The velocity fields of steady and fully pulsed axisymmetric air jets exhausting into still air have been investigated to determine why significant differences occur in their flow characteristics. Previous experimental work on periodic jet flows has been limited, in particular, by the difficulty in making accurate measurements in highly turbulent flows. The measurements in this thesis have been performed using a laser-Doppler anemometer (LDA) which has the potential of producing very accurate results in these flow-fields.
LDA measurement is a relatively new technique with many potential error sources. Therefore, the first part of the work is devoted to the investigation of errors associated with the LDA. It was found that a number of important error sources had not been adequately covered in the literature auid would have to be studied to avoid contamination of measurement results. The investigation included clock bias, resolution bias, fringe bias, and statistical velocity bias.
Statistical velocity bias, which is a result of inherently biased sampling of LDA, was found to be a complicated problem and has been investigated by many authors in the past. A major original investigation was made into the velocity bias associated with sample and hold processors and controlled processors.
It has been widely assumed that sample and hold processors may provide bias free results if the ratio of Taylor microscale to measurement time scale is sufficiently high, typically greater than five. This work shows the appropriate flow time scale is, in fact, the integral time scale of the flow. A model for the sample and hold processor based on the integral time scale is put forward with experimental verification. This model can in many cases predict and correct velocity bias if it exists.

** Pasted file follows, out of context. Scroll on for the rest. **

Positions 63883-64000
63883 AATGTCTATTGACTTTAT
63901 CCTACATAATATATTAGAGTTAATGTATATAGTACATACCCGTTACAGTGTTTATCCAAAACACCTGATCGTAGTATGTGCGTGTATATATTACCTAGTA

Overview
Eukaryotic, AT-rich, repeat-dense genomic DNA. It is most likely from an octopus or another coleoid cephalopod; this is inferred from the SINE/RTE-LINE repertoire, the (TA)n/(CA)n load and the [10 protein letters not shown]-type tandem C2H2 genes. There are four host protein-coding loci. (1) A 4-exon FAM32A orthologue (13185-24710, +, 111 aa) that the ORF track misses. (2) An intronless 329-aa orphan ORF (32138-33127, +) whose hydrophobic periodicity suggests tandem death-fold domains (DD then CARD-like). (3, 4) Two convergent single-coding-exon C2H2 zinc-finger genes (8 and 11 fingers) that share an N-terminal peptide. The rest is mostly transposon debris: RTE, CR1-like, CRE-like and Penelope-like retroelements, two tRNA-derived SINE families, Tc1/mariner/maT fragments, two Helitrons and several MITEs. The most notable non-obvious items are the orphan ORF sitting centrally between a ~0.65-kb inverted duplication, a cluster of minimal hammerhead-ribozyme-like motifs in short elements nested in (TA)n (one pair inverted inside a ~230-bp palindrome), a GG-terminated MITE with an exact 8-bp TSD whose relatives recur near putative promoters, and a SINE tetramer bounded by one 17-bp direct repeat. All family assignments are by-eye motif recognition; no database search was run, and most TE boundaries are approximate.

A theoretical model for the controlled processor is also presented which shows that results free of bias can be obtained if both the ratio of integral time scale to measurement time scale (integral scale data density) and the ratio of sampling time to the measurement time scale (normalized sample interval) are greater than five. Further, it is shown that for any integral scale data density the controlled processor will not produce any less bias than a sample and hold processor and no more bias than the unweighted processor. Experimental data confirming the theoretical results are presented and are shown to be contrary to at least one model available in the literature.
An investigation of velocity bias in periodic flows showed that ensemble averaging of the measured velocity significantly reduces the amount of bias and the statistical scatter. When the period of cycling of the flow was greater than fifty times the measurement time scale the sample and hold processor in conjunction with ensemble averaging produced no bias. At data rates below this, the velocity bias errors were, in most cases, small enough to be disregarded.
The investigation of the pulsed jet has shown that the mechanisms of mixing in low Strouhal number flows is very similar to steady jet flows despite the very different appearance of the flow field. Four distinct regions in the flow field were observed. These were the flow development region, the pulse
dominated region, the high turbulence steady flow region, and the steady jet region.
The rate of growth of the jet width was found to be proportional to the centreline volume averaged intrinsic turbulence intensity which was found to be approximately proportional to the peak normalized Reynolds stress in the plane at the same axial location in the jet. Higher frequencies of pulsation were found to transfer energy to the intrinsic turbulence at a greater rate, producing faster initial growth rates in jet width and volume flow. The position of maximum growth occurred at the boundary between the pulse dominated region and the high turbulence steady flow region and its distance from the jet exit was found to be inversely proportional to the square root of the Strouhal number.
With improvements in measurement techniques, the momentum at any axial location in the pulsed jet measured, was shown to remain constant. Jet momentum was then shown to be the appropriate means of normalizing the mean axial velocity decay and the volume flow such that meaningful comparisons can be made between jets with differing time varying exit velocity conditions.